The games weren’t of the “jump scare” variety. Most of the time, the real horror lay in the graphic and often morbid fates that the player could meet and which Horror Soft’s artists gleefully made the most of. Unfortunately, neither title is currently available on digital services such as Good Old Games, instead shambling on the ‘net as abandonware zombies.

Haunted House

“… ATARI is unlocking the entrance to the HAUNTED HOUSE and letting you test your bravery. Do you dare enter the frightening old mansion? If you do, remember to carry matches; the HAUNTED HOUSE is very dark.”

The Atari 2600 was home to one horrifying game, which you can play over at Virtual Atari.

This was a top-down game set within a series of connected rooms with stairs leading to additional levels. The only thing representing you were a pair of eyes floating in the darkness. Matches lit up the area around them for a time and revealed hidden things, such as the three pieces of the urn that you needed to find and escape with.

You also weren’t alone. Critters like bats and spiders infested the old house, and a ghost could follow you through walls. Whenever you got close to one of these monsters, the wind would begin rising in crescendo, blowing out your matches. Contact with any of them unleashed a storm of effects like flashing walls and spinning eyes that took one of your nine lives.

Score was measured by how many lives were left and how many of the infinite matches you went through in trying to piece together the urn. There was also a scepter you could use for protection, but since your inventory could only hold one item at a time, you had to decide whether to chuck the urn pieces you had for it or not.

The horror came from the special effects. The rising wind, the monsters, and the ear-ringing thump of bumping into walls (higher difficulties made them visible only by using matches) all added to the subtle chill of exploring the place as if the light show after touching a monster wasn’t enough to shock your nerves.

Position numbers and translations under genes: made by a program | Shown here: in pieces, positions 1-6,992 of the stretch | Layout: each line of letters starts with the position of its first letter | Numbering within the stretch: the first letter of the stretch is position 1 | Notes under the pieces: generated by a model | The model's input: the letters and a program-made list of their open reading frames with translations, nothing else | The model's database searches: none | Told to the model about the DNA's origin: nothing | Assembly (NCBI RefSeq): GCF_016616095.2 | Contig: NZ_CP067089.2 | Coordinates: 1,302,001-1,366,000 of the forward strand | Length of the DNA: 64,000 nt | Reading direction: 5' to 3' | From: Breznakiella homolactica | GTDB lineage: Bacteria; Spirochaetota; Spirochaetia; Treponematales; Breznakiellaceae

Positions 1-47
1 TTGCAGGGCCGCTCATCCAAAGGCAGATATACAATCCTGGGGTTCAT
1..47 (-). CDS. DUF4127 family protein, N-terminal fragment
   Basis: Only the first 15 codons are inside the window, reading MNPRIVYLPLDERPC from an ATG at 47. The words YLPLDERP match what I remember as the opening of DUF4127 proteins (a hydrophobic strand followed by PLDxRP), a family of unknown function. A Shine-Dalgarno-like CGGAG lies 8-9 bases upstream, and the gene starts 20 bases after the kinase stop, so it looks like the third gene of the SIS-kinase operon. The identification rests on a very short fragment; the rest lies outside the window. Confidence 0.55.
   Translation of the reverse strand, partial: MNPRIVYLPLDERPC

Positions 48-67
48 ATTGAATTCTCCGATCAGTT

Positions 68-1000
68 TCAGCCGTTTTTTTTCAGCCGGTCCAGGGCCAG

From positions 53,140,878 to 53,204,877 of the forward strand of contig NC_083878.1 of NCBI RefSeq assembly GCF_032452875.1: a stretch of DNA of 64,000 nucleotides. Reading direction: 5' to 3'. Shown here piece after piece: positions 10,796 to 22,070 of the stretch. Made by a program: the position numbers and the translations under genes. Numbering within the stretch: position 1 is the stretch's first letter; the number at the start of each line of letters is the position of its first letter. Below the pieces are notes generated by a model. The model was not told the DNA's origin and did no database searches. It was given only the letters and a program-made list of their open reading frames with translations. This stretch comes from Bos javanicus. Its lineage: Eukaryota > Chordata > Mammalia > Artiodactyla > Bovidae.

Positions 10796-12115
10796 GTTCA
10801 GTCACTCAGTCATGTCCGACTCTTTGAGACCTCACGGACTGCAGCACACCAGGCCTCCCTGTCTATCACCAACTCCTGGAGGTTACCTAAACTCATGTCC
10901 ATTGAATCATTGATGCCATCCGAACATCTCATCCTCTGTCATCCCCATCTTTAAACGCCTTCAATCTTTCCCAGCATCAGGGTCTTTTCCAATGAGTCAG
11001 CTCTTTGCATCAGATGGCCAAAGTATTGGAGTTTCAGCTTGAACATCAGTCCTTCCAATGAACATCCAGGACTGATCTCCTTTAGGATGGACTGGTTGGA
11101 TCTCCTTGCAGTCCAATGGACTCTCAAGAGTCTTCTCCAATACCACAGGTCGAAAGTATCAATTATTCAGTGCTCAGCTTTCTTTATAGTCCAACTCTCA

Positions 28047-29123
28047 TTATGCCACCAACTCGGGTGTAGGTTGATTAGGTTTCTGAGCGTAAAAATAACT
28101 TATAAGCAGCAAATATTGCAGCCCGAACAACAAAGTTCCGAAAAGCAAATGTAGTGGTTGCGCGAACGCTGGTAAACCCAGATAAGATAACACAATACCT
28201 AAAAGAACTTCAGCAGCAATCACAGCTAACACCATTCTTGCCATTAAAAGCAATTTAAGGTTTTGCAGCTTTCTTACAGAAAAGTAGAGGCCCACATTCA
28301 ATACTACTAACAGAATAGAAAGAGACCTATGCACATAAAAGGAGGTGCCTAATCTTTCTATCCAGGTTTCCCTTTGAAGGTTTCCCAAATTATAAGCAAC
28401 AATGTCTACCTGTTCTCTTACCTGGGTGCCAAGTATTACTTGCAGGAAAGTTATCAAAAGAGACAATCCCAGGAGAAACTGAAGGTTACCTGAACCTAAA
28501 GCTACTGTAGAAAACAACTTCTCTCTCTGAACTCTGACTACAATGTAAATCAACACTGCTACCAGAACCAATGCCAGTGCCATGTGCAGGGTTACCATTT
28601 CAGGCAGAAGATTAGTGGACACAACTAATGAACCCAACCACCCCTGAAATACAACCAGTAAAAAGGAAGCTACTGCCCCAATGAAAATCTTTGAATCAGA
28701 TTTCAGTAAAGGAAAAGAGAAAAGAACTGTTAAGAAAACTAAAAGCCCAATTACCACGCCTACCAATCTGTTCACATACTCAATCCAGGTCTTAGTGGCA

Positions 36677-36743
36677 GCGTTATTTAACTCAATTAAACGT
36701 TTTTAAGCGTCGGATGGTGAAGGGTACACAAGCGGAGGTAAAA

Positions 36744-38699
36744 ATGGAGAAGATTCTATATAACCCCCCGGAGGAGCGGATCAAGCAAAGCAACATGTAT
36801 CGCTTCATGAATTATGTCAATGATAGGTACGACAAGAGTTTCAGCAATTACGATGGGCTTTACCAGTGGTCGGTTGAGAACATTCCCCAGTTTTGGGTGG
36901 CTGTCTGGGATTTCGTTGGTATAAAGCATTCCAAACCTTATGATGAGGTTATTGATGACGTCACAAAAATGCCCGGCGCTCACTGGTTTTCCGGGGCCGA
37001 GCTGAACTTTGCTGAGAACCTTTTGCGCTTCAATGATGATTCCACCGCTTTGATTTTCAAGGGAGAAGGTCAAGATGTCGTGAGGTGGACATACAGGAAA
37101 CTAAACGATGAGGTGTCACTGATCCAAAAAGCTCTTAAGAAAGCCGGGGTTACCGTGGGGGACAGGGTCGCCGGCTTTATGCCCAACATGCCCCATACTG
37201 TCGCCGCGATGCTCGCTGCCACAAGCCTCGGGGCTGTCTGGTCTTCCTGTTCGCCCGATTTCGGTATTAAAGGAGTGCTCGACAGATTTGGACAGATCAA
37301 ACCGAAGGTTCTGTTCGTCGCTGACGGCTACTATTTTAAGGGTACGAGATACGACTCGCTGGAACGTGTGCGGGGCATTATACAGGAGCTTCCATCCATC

Haunted House was one of those early titles that broke down the basics of what made a horror game tick, and it did it well. A lot of the concepts it touched upon back then have since found their way into many others, from Infogrames’ Alone in the Dark to Frictional Games’ Amnesia: The Dark Descent — two games that took that simple theme and ran wild with the possibilities that advancing technology made possible.


“In space, no one can hear you scream.”

Above: This ad was a play off the actual movie poster and used the actors’ likenesses to fill in for the roles you had control over. Whether or not they would all live through the experience was another matter.

Though the Atari 2600 got its own Alien game in 1982 as, oddly enough, a Pac-Man clone (which you can also play over at Virtual Atari), PCs would get a more tactical version two years later that put them in command of the Nostromo ship crew. You were the boss!

That also meant that the fate of everyone was in your hands, which left the opportunity open for you to try to change things.

To make it more interesting, the game randomly chose which character would be the murderous android protecting the alien. It could be Lambert. It could be Parker. It could even be Ripley. You just wouldn’t know until you started playing.

A “Personality Control System” also gave each crew member his own reactions. Dallas might not want to go into the next room for whatever reason even if you tell him to go in there to pick up Jonesy’s carrier.

At the same time, you could also alter how events actually played out from the film. Why use the shuttle when you can corner and then eject the alien out into space from the Nostromo instead?